Blending parts of real world history with some artistic license and a complex web of mysteriously influential organisations, the Assassin’s Creed franchise has become one of the cornerstones of modern video gaming, and although the popularity and success has varied with each game the influence and impact of the franchise as a whole can’t be understated. In this ‘A Brief(ish) History Of…’ we’ll take a look at both the real world, and in-universe, history of the Assassin’s Creed franchise, how it’s changed over time, and the reasons why.
Since 2007 Ubisoft have produced a total of twenty one Assassin’s Creed video games (counting console, handheld, and mobile games), a massive amount of comic books, novels, both animated and live action shorts and films, and even a feature length blockbuster in 2016. In short Ubisoft managed to create a multi-media empire, which is by far their biggest property, in only ten years.
Assassin’s Creed looked to expand on a similar style, setting, and aesthetic to Ubisoft’s already popular Prince of Persia franchise, whilst adding a number of new elements, a modern day component, and a solid grounding in a fictionalised version of our real world history. For the main time period of the game Ubisoft took a inspiration (at least in part) from the 1938 novel Alamut, written by Vladimir Bartol, with a number of elements, including the phrase “nothing is true’ everything is permitted”, becoming large parts of the video game series.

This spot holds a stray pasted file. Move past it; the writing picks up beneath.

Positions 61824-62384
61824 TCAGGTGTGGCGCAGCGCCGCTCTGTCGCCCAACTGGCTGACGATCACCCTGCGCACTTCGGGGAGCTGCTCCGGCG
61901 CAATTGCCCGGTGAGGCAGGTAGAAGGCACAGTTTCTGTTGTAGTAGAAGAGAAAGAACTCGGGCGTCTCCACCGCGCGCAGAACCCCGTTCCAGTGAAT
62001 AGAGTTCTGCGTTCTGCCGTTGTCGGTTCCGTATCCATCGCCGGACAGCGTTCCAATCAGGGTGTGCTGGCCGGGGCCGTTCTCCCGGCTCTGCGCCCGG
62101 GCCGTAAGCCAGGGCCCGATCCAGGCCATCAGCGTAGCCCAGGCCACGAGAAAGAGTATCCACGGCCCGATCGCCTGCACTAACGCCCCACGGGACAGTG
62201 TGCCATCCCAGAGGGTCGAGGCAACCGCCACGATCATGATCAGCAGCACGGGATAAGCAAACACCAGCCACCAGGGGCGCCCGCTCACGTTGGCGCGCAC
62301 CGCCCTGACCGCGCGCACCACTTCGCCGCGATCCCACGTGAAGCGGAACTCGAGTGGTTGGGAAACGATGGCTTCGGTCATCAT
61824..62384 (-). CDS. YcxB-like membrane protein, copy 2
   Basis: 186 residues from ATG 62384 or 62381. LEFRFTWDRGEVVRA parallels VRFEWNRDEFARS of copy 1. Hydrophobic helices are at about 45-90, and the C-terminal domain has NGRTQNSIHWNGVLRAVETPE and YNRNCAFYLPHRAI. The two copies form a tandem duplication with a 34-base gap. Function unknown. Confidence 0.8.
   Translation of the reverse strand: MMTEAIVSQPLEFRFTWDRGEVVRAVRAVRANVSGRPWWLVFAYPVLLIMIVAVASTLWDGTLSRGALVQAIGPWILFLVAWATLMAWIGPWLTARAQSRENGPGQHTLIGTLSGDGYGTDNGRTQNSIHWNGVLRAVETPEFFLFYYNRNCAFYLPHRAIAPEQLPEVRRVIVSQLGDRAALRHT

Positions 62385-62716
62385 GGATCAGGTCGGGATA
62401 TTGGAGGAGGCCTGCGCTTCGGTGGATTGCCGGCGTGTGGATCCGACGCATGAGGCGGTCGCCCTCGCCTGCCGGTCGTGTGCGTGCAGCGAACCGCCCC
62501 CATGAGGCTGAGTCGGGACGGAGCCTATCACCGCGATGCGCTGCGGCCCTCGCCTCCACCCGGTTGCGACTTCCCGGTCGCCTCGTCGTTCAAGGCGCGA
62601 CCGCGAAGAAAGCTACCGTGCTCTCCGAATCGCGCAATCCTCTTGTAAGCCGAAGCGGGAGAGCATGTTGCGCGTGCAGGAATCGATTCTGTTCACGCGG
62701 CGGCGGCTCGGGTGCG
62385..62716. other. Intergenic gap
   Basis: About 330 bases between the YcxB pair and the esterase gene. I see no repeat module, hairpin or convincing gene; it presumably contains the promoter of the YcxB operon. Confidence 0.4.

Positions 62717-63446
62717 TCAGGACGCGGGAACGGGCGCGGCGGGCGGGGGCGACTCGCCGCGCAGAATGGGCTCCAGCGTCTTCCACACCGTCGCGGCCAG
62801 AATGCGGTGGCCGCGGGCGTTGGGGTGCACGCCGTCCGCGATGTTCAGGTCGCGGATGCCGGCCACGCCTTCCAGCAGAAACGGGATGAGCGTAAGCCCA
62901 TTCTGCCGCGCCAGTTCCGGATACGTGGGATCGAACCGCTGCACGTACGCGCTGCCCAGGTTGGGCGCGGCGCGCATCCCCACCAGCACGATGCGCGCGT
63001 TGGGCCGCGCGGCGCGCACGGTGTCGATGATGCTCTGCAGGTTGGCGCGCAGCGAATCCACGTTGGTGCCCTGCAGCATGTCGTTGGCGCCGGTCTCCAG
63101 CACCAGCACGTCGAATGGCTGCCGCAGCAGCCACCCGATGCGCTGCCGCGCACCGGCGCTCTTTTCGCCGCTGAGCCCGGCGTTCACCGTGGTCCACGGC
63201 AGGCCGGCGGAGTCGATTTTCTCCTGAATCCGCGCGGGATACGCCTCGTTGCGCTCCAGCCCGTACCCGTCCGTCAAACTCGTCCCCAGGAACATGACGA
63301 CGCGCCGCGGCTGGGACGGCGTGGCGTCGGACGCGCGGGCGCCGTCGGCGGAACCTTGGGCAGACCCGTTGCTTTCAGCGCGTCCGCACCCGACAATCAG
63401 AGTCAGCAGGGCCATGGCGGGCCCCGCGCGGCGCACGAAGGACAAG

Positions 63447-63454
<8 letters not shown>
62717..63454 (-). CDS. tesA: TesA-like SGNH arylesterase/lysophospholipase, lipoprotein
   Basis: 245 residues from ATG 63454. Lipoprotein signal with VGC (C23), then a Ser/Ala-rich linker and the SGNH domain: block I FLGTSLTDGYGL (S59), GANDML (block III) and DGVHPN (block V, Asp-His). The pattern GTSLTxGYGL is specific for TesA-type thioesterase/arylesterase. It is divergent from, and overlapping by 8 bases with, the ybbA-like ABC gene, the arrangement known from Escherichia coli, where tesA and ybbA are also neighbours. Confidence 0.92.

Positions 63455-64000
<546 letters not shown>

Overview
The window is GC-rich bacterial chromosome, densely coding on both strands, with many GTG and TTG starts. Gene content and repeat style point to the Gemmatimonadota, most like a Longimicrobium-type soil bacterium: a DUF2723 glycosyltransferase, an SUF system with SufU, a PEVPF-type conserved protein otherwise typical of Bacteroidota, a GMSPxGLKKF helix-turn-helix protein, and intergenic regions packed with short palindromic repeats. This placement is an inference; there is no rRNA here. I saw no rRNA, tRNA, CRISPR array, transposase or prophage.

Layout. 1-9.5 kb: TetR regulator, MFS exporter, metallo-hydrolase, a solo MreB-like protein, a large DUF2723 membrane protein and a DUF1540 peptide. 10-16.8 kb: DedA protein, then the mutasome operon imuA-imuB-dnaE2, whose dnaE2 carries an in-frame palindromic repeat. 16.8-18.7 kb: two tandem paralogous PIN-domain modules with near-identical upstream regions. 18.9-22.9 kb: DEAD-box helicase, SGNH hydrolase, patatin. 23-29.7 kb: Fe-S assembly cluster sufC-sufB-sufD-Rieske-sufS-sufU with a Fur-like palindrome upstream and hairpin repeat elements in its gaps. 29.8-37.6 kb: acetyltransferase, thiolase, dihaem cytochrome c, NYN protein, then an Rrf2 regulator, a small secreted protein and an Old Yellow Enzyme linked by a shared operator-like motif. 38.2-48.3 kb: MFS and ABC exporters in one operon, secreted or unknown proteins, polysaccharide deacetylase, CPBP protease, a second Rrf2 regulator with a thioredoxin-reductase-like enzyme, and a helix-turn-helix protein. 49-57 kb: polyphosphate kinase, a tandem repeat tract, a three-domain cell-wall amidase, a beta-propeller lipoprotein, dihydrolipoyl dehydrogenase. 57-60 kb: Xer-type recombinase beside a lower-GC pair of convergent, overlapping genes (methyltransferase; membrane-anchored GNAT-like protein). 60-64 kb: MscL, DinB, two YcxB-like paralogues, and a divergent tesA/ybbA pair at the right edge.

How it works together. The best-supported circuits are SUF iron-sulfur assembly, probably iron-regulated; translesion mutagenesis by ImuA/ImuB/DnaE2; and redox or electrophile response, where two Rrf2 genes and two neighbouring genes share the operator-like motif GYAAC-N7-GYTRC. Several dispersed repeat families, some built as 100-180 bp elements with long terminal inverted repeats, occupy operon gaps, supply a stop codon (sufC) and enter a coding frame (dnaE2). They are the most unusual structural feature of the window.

The first game was set in 1191 AD, and saw players as Altaïr Ibn-La’Ahad, an Assassin of the Brotherhood (a mysterious and secret organisation of trained killers) fighting off the Knights Templar (an equally mysterious, secret, and murderous organisation) who are out to acquire a ‘Piece of Eden’.
The pieces of Eden aren’t fully explained in the first game but over the course of the story we learn they are magical objects that were left behind by a race of beings who lived on earth before humans. Known as ‘the precursors’ these beings lived in a society vastly more advanced than our own, and created humans as their slaves. The Piece of Eden (which is one of many) allows the user to control the minds of other humans.
The first game is framed around a character called Desmond Miles, who is kidnapped by a company called Abstergo, and forcibly put into a machine called the Animus which allows him to access and relive the memories of his ancestors (one of whom is Altaïr).
With an intriguing story that was just about believable enough and some great gameplay that combined parkour, stealth missions, huge battles, and a very clever open world the game proved a huge hit. And in establishing that Abstergo was the modern day evolution of the Knights Templar, and that Desmond was descended form a long line of Assassin’s the first game teased much more to come.
After a Nintendo DS game called Altair’s Chronicles in 2008, and Bloodlines for the PSP earlier in 2009, the second main game, Assassin’s Creed II, took everything the first game was and quite literally made it bigger and better. This time around the setting shifts from the the Holy Land during 1191, to Renaissance Italy between the 15th and 16th century introducing the Assassin Ezio Auditore da Firenze.